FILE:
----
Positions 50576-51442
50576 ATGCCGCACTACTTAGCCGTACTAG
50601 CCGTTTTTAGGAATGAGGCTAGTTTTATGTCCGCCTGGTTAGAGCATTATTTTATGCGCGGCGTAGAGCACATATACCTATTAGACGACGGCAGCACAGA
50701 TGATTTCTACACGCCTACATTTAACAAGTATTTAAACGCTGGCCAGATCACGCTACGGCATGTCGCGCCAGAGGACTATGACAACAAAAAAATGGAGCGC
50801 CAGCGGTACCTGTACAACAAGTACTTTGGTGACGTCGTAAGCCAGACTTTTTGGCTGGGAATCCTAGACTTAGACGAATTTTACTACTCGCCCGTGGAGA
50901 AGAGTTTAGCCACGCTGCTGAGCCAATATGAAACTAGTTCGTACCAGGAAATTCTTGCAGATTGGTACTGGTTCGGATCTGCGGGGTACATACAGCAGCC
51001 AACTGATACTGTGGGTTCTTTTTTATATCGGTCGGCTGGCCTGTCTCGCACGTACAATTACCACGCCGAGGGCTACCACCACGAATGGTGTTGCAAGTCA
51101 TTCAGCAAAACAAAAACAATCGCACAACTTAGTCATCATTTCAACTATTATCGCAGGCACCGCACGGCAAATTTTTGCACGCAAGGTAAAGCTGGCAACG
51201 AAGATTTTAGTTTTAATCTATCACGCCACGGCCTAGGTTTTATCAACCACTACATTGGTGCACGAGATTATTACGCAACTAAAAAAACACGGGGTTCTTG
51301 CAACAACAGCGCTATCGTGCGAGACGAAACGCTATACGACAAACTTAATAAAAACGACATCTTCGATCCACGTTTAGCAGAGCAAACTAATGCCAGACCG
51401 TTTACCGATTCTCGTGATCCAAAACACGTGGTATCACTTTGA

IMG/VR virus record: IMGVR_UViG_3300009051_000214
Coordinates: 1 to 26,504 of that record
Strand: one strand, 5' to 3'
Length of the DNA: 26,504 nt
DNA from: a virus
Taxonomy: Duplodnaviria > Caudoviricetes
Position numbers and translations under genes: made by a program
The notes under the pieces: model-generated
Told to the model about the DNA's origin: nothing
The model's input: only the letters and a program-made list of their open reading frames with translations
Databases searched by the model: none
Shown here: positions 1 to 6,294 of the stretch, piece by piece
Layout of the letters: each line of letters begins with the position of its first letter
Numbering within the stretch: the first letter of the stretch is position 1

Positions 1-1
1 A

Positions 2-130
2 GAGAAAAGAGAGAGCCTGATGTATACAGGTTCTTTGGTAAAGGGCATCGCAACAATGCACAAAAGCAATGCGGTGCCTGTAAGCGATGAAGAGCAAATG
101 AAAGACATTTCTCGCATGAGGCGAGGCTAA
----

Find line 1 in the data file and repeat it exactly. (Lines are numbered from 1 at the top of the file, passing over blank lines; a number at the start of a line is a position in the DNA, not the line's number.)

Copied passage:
Positions 50576-51442